Planes, Trains and Travel Schemes


April 25, 2019

The faculty and staff of the University of Kentucky travel throughout the Commonwealth, the United States, and the world while supporting the mission of UK. As more employees travel, the likelihood of improper activity through travel expenditures can increase. According to the ACFE 2018 Report to the Nations, inappropriate expense reimbursements constituted 14 percent of all fraud schemes.[1] The keys to preventing these situations are being familiar with the types of travel schemes typically attempted, as well as having prevention and detection controls in place.
 

Travel Schemes

Supervisors should be aware of the most common travel schemes and how they are perpetrated:
 

  • Multiple Reimbursements – The employee will request reimbursement numerous times for the same purchase.
  • Fictitious Expenses – The employee will create false expenditures and request reimbursement for those items. 
  • Overstate Expenses – The employee requests reimbursement for an amount higher than the original cost. 
  • Mischaracterized Expenses – The employee requests reimbursement for a personal expense but claims it was a business expense.

Below are examples of how such schemes may be committed:
 

  1. Additional Car Mileage – when an employee requests reimbursement for more mileage than they actually drove for business purposes.
  2. Unallowable Expenses –when an employee submits an expense for reimbursement that is unallowable per the University of Kentucky or the grant.
  3. Personal Expenses – when an employee purchases items for personal use, but classifies them as a business expense in order to be reimbursed. This often includes business trips that are extended for personal reasons.
  4. Out of Pocket Expenses – when an employee requests reimbursement for expenses that they did not incur by over-claiming out-of-pocket expenses, such as tips for hotel bellhops or cabs, that only take cash. Supervisors must be careful because travelers are legitimately stuck in these situations and are unable to show proof of payment.
  5. Unused Expenses – when employees request reimbursements for a conference that they originally registered for but ultimately did not attend.
  6. Altered Receipts – when an employee uses a blank receipt to create a receipt for an item they did not actually purchase – or alters a receipt to increase the cost of an item --  and asks for reimbursement for the false amounts.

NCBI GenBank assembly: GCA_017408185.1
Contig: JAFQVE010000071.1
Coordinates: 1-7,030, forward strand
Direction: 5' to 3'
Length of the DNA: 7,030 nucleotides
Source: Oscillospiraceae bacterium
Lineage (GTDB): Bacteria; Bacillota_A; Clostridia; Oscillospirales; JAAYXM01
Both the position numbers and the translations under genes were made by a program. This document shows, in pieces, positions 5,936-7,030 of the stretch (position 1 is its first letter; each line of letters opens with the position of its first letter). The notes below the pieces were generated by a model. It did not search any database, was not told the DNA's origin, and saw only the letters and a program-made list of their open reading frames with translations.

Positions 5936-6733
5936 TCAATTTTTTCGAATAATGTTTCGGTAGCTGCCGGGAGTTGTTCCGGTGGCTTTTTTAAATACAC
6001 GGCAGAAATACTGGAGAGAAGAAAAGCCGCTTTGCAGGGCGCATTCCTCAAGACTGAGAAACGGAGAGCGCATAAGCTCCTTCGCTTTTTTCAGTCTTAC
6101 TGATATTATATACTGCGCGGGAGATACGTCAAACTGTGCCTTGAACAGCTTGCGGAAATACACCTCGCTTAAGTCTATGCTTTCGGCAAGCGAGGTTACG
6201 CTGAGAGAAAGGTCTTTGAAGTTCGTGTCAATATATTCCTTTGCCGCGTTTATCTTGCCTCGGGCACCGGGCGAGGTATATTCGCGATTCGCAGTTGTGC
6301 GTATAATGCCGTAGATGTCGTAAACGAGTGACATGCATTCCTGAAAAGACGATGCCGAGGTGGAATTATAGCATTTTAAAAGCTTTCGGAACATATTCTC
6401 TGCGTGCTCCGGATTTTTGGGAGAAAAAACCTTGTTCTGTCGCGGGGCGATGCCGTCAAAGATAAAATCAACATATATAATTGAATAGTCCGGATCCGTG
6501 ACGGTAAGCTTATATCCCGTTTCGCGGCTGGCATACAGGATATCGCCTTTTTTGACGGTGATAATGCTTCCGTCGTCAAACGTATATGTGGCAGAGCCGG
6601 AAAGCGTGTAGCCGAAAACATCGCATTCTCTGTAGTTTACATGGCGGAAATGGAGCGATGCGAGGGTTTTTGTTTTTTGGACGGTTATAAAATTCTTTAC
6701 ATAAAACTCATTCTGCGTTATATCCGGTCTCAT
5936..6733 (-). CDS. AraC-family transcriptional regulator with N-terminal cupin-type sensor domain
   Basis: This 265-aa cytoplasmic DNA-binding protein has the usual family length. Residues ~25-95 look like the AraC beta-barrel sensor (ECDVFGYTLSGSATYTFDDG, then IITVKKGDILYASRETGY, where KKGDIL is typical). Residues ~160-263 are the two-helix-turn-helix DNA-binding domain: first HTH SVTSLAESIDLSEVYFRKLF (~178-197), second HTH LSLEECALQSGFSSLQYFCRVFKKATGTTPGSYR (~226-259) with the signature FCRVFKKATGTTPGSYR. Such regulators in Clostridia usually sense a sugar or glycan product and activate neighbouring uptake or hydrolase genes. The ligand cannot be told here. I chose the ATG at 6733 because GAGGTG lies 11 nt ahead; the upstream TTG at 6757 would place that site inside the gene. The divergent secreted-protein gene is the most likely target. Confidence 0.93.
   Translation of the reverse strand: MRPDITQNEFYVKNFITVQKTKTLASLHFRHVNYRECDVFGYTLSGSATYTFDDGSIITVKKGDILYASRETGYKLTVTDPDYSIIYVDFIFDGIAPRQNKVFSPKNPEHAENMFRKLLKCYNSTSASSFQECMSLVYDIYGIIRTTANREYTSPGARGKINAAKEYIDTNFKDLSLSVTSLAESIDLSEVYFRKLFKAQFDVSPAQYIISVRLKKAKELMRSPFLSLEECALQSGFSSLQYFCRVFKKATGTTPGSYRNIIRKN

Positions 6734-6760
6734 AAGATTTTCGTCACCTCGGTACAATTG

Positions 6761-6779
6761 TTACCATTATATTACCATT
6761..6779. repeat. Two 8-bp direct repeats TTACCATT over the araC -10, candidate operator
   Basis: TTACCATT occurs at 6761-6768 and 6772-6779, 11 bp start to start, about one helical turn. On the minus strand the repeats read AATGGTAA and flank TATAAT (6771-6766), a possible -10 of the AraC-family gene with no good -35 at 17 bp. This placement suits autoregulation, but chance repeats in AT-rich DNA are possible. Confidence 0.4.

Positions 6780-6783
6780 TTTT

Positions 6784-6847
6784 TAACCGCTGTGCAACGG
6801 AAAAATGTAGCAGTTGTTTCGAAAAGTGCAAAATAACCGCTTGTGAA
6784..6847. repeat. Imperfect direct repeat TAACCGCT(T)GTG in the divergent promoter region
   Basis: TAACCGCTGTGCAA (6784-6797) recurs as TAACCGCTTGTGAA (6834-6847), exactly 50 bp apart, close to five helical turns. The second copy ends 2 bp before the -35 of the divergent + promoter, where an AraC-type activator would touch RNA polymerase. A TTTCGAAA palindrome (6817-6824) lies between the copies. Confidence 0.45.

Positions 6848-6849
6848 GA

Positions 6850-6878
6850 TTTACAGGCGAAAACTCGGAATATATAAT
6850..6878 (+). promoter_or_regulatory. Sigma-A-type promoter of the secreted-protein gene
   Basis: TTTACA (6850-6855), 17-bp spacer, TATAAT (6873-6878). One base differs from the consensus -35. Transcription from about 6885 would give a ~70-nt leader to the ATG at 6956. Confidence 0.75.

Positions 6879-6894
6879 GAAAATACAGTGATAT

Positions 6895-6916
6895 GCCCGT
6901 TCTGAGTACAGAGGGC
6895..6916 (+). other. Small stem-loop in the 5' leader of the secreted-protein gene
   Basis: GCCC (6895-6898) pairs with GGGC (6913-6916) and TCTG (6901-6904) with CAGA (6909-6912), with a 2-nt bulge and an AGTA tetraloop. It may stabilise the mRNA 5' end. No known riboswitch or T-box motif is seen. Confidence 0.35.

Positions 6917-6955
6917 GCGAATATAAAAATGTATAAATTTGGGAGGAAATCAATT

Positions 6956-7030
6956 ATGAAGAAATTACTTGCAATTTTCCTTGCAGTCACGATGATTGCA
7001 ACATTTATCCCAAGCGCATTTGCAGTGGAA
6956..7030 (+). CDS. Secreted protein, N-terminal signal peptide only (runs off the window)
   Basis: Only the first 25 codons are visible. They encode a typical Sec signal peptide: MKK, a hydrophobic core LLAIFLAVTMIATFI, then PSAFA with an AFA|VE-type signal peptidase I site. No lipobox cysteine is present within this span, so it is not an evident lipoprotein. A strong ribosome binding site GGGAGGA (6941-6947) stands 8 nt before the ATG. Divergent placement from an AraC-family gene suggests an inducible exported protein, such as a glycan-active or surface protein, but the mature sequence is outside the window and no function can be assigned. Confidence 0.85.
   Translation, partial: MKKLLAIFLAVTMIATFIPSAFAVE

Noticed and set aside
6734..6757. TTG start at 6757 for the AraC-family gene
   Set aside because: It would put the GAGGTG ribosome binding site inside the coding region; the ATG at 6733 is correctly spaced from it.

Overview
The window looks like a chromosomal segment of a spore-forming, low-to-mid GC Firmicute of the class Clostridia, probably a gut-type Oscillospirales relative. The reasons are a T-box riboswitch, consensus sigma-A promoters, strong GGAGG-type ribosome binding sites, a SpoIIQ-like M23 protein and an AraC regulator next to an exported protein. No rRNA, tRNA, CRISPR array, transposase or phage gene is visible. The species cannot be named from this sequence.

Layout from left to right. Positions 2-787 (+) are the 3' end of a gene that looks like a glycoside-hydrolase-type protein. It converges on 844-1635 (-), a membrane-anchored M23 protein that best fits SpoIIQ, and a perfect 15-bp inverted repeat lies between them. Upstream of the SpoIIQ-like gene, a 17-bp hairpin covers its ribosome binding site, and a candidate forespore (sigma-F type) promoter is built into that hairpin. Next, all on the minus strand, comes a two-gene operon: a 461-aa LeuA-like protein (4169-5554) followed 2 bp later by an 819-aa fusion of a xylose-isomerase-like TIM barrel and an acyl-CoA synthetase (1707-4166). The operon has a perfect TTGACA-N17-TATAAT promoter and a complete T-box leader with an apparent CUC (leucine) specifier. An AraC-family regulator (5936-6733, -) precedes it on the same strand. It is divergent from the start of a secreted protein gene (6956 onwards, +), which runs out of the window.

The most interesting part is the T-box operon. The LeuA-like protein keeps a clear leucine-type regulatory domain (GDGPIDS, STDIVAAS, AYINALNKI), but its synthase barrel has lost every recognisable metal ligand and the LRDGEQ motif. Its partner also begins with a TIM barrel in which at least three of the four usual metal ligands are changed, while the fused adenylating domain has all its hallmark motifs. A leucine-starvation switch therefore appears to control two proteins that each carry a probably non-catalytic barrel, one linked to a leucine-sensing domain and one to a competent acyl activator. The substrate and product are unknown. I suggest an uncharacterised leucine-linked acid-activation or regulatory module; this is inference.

Prevention and Detection Controls

The University of Kentucky Business Procedures Manual (BPM) contains a travel policy which defines reimbursable expenses and non-reimbursable expenses for travel, as well as the responsibilities for the Supervisor/Department Administrator. As the first line of defense in preventing improper travel reimbursements, supervisors are responsible for understanding these BPMs and conducting the following:
 

  • Ensuring all employees comply with the University travel policy.
  • Verifying the business purpose of travel.
  • Confirming that the travel expenses are the most economical available at the time(s) needed.
  • Comparing reimbursement requests against the conference or event agenda to ensure that all days requested are business-related.
  • Approving TRIP travel expense reports in a timely manner.

 
Additionally, to prevent improper travel reimbursements from happening in the first place, departments also need to have strong internal controls. Some controls that should be established are:

  • Require original documentation to be submitted with each travel expense.
  • Initiate a formal review process in which the department has many different levels of review and approval. Departments need to ensure they establish segregation of duties within the department when reviewing and approving travel expenses.
  • Train the staff. Supervisors and reviewers should know which travel expenses are allowable or unallowable per the University policy or grant agreement. 
  • Question expenditures that look extraordinary or abnormal so that employees know reviews are being performed.
  • Treat travel reimbursements consistently by having employees reimbursed through an employee expense report or by using a ProCard. Employees going between the two payment methods could allow for duplicate payment.
  • Supervisors should perform monthly reviews to ensure travel expenses are meeting the standards established by the University or the department.

 
Lastly, the tone set for the department by management is critical. If the employees see upper management breaking the rules, then employees will likely follow their actions. Leading through example is the best medicine to fight against improper travel reimbursements.
 
  
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Photo By: Johnny Lin
[1] ACFE 2018 Report to the Nations. Association of Certified Fraud Examiners, ACFE 2018 Report to the Nations, https://s3-us-west-2.amazonaws.com/acfepublic/2018-report-to-the-nations....